Russia’s agriculture sector is one of the great unsung successes of reform in recent years and put in another strong year in 2020 despite the multiple shocks to the economy.
Agricultural output has grown almost every year over the past decade, and 2020 was no exception, even if growth slowed down to about 1.5% as the sector did not escape the ravages of the coronavirus pandemic entirely.
The main focus of Russia’s agricultural reforms has been on boosting grain production and the country is now vying with Ukraine for the title of the world’s biggest grain exporter.
Grain harvests were up 10% last year at 133 million tons — just 2 million shy of the record harvest in 2017.
Exports came in at 43 million tons. Foreign sales of grain have become a significant contributor to Russia’s budget, earning around $25 billion in 2020, helped by problems in other markets such as Ukraine, which suffered from drought that pushed prices for grain up in 2020.
The development of the sector has been helped by the Kremlin’s decision to impose tit-for-tat sanctions on the EU, banning all agricultural imports to Russia following the EU’s decision to impose sanctions on Russia after it annexed Crimea in 2014. The ban is de facto protectionism and the Kremlin has used it to pour investment into agriculture to make the country more self-sufficient.
While a home-grown cheese industry has popped up to fill the gap created by the ban on European imports, other subsectors of agriculture fared less well. The production of certain crops such as potatoes declined considerably, and sugar beet production collapsed to levels not seen in many years.
Accordingly, sugar prices soared by 75% in the last quarter of 2020, leading the Kremlin to impose price controls on basic food products to head off social unrest. Those are likely to remain in place for the next six months.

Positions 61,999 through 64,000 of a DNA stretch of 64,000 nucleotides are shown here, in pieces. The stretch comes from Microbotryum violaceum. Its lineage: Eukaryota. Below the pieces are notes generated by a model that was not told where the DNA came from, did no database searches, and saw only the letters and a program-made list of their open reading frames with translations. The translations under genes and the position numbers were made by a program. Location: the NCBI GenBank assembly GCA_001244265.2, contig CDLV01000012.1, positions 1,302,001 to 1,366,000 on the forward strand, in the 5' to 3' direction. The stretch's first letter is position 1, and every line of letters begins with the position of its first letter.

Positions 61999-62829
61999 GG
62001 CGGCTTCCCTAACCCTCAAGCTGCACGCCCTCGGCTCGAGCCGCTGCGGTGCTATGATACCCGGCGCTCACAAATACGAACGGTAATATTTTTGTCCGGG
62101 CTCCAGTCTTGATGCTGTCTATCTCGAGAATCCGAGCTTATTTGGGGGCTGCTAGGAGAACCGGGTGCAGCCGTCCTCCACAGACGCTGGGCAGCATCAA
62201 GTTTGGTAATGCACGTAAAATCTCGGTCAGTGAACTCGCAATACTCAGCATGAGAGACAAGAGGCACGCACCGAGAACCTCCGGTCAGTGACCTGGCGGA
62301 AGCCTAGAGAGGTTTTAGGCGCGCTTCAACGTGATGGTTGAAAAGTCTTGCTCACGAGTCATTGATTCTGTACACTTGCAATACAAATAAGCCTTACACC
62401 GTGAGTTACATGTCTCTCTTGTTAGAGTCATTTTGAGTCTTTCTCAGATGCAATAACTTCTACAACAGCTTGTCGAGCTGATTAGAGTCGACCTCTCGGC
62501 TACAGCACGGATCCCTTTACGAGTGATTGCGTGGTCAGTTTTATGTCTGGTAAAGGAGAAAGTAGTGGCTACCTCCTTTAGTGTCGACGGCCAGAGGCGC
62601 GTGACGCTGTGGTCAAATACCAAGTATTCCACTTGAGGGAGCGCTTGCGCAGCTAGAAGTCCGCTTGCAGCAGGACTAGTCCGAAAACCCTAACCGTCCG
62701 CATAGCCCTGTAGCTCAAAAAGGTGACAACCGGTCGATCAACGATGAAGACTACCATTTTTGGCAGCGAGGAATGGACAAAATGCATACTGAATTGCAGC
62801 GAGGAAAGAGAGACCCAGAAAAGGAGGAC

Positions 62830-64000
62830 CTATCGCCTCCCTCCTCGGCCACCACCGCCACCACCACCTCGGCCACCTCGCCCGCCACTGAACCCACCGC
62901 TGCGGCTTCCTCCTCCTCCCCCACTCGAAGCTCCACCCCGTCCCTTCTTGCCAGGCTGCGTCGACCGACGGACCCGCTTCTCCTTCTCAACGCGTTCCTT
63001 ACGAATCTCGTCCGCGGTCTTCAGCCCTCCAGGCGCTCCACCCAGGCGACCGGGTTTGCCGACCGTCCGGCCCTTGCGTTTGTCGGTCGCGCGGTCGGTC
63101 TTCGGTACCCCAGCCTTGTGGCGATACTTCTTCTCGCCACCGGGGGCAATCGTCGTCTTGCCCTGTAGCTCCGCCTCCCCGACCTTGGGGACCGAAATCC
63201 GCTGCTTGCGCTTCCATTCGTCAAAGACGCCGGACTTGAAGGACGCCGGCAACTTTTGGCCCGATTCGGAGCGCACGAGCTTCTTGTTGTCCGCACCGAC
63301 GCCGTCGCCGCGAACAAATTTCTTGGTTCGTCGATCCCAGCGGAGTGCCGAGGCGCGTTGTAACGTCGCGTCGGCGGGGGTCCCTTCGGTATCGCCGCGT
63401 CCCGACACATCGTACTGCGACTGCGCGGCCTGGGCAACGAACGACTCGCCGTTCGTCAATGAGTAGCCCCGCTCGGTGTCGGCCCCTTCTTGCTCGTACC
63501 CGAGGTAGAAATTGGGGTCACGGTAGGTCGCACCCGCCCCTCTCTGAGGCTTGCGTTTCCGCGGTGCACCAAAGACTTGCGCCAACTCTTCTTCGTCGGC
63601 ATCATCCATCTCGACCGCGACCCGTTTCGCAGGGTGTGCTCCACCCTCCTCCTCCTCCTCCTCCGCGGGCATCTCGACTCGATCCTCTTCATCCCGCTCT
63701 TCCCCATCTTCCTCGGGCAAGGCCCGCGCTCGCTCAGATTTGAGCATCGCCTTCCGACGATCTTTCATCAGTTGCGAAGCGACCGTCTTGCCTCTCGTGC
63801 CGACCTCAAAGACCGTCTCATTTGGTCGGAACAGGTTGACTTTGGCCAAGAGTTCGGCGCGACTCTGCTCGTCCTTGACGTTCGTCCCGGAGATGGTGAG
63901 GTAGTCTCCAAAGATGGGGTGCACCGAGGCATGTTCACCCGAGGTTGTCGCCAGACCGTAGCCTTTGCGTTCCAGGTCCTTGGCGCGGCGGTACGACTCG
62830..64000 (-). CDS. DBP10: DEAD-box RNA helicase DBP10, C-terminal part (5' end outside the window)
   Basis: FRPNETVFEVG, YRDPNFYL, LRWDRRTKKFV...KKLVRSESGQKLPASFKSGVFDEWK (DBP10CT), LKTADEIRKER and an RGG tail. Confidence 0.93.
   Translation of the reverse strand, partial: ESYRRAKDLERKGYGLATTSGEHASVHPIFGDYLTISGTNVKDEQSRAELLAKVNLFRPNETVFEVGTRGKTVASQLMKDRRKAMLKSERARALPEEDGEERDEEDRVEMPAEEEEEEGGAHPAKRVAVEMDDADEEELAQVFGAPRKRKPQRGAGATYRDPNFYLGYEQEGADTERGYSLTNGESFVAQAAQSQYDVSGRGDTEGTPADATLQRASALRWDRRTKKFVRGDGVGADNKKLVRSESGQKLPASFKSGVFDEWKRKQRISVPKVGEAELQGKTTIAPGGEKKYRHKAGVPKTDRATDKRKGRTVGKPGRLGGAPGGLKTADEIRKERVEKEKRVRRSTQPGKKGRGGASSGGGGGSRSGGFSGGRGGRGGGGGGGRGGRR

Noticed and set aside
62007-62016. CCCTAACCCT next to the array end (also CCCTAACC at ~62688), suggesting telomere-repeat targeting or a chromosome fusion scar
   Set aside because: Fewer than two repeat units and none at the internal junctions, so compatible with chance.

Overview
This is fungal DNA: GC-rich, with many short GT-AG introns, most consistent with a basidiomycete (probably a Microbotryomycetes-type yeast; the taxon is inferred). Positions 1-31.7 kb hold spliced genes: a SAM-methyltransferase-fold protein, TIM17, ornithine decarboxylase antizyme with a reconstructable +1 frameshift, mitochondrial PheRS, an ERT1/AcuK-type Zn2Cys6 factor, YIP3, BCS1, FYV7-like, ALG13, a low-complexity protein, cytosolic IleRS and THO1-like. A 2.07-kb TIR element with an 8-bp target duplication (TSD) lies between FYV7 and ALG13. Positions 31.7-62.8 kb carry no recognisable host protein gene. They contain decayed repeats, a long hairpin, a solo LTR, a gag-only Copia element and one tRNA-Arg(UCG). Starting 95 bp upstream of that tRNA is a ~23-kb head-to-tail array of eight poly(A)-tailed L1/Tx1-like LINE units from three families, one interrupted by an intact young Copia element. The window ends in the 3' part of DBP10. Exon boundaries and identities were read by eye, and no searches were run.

And crop farming, which accounts for well over half of agricultural output, grew much slower than at nearly any time in recent history, reports the Bank of Finland’s Institute for Economies in Transition (BOFIT) in its weekly update.
“That was due to smaller areas under cultivation and smaller harvests per area,” it said.
One of the quirks of Russia’s agricultural sector is that a significant portion of production is literally home-grown: traditionally Russians have grown a lot of their fruit and veg at countryside houses, or dachas.
In the 1990s the majority of Russia’s potato production was dacha-grown, and still today, two-thirds of all potatoes are grown by individuals.
“The fastest growth, however, was posted by private farmers,” confirms BOFIT, referring to commercial farms but not controlled by a larger organization or farming association.
“Their share of total crop production nationally has gradually risen to more than 20%.”